The Wages of Fear is a magnificent thriller, the last hour-and-a-half of which will have you chewing your nails up to your wrists.
Las Piedras is a tiny South American town that reeks of poverty and bakes in the steaming sun. You can smell the squalor. Children with sores, tired donkeys and mangy dogs fill the dirt streets. It's the final stop for down-and-outers whose only hope is to find work with the Southern Oil Company (you can infer SOC easily is a stand-in for Standard Oil), which dominates the place. "Americans here? You kidding?" says one man. "If there's oil around they're not far behind," says his companion. SOC has a headquarters office in Las Piedras; the oil field is 300 miles away. Into this fly-infested hole arrives Jo (Charles Vanel), a tough, middle-aged French gangster out of luck and out of cash. He encounters Mario (Yves Montand), a ne'er-do-well in his twenties from Corsica who's stuck in Las Piedras. Mario does odd jobs to make enough money for meals and whiskey. He beds and takes for granted the young woman who works at the town's cantina, and longs to get out of the place and back to Paris. The two of them bond in a way, the confident tough guy and the young, not-quite-amoral thug-in-training. The shifting relationship between these two is what drives the story. That they can get blown sky high at any moment after the first hour is what keeps us watching.
When an oil fire erupts at a well head, Bill O'Brien (William Tubbs), the local American SOC boss, decides to send containers of nitroglycerine in two trucks from Las Piedras over three hundred miles of rocky, pot-holed road to put out the fire. He'll hire two men per truck and pay $2,000 per man for those who get through. The one drawback is that nitro is notoriously unstable. It will explode in heat and if jostled, and the trucks have no safety equipment. The visa-less bums, last chancers and sweating drunks stuck in Las Piedras line up. These are men who are so close to being the dregs of humanity you won't want to spend time standing next to them down wind. You're not going to hire those tramps, one of O'Brien's subordinates says to him. O'Brien makes clear the film's point of view regarding American oil companies. "Those bums," he says, "don't have a union or any families, and if they blow up no one will come around for contributions." And so fifty-six minutes into the movie, Jo and Mario in one truck and Bimba (Peter van Eyck), a blond German, and Luigi (Folco Lulli), a happy Italian dying of lung disease from working in the SOC's cement operation, set off in their trucks. Even they began to have second thoughts after watching how slowly and carefully the jerrycans of nitro were loaded.
From now on we're in the cabs of those two trucks, sweating with the heat and our nerves. The road cuts through baking semi-desert, filled with potholes and rocks, and over mountains covered with scrub, shale and boulders. We've got to get through the washboard, a long stretch of dusty road carved into ruts by the wind. If the trucks keep going at 40 miles an hour, all is fine. Go under 40, "boom." Go over and "boom." There's a hairpin turn high on a mountain so sharp the trucks have to back onto a wooden platform to turn around. We find out the wood is rotten and the platform is shaky. There's a boulder as big as a truck that will have to be blasted apart...but only by using some of the nitro in a hazardous improvisation that requires siphoning, a falling hammer and a lit fuse. And worst of all is a large, expanding and deep pool of oil which will have to be driven through.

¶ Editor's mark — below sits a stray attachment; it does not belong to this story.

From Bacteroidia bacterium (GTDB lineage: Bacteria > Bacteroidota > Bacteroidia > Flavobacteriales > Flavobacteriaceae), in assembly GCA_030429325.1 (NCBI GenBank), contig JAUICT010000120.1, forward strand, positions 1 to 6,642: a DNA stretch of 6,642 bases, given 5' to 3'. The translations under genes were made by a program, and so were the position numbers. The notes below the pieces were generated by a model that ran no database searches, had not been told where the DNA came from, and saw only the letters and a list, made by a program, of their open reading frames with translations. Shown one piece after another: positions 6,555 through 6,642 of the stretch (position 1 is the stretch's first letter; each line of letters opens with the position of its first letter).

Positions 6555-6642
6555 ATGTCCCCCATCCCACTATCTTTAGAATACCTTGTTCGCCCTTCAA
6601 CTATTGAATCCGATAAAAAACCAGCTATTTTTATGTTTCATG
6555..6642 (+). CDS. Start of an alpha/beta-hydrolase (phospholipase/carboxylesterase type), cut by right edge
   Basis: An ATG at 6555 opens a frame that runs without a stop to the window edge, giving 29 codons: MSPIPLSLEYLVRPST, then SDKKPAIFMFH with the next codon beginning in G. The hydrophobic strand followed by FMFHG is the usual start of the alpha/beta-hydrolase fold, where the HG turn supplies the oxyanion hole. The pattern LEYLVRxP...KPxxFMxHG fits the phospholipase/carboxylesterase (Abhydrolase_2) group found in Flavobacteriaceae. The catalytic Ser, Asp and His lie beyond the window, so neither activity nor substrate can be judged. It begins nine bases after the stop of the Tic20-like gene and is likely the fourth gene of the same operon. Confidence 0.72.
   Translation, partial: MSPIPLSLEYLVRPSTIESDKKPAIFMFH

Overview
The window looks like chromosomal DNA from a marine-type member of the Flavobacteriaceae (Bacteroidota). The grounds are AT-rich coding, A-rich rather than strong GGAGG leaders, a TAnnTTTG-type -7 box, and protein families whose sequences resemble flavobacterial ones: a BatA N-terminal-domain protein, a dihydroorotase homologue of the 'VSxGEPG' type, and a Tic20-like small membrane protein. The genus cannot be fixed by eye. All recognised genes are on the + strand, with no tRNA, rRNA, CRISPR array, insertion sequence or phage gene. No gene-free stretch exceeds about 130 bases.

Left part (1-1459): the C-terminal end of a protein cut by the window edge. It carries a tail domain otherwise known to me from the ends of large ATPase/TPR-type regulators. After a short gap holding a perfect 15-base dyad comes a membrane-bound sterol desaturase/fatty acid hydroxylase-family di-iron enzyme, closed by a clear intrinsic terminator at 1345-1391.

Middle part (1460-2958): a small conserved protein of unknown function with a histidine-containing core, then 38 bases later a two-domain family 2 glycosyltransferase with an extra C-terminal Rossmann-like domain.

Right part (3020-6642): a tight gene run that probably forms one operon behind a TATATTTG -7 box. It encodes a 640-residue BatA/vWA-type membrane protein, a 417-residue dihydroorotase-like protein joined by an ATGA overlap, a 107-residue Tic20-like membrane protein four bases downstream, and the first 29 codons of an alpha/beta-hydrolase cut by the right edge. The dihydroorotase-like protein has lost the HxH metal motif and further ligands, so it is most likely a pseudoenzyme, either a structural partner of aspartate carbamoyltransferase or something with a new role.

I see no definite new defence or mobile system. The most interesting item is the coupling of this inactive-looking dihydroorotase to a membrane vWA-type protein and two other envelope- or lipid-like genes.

By now we've come to know, if not especially like, these four men. Luigi is strong, coarse and relatively happy. Bimba is resourceful but fatalistic enough to make you nervous. Jo? He turns out not to be so tough after all, while Mario becomes the senior partner of the two, and determined enough to run a truck over a man's leg. How many survive? You'll need to see the movie. The ending is just right.
Considering the passion French intellectuals have always had for smoking their Gauloises and condemning what they term American cultural and economic imperialism, Henri-Georges Clouzot makes his points but never at the expense of his film. The first hour may have messages to give, but they're understated and never smack anyone over the head. The journey on the two trucks is so continuously gripping that any messages early on fall to the side of the road. Yves Montand, in one of his earliest movies, and Charles Vanel, an old hand, dominate The Wages of Fear. For those who recall Vanel only as the wily, good-humored police inspector in Clouzot's Diabolique or the avuncular manager of the restaurant in To Catch a Thief, you're in for a master-class in the versatility of a first-class actor.
The Wages of Fear is a classic, powerful adventure of men placed at risk by their needs and their natures.
What did you think of this review?
Fun to Read
About the reviewer
C. O. DeRiemer (Charley2)
Since I retired in 1995 I have tried to hone skills in muttering to myself, writing and napping. At 75, I live in one of those places where one moves from independent living to hospice. I expect to begin … more
Consider the Source
Use Trust Points to see how much you can rely on this review.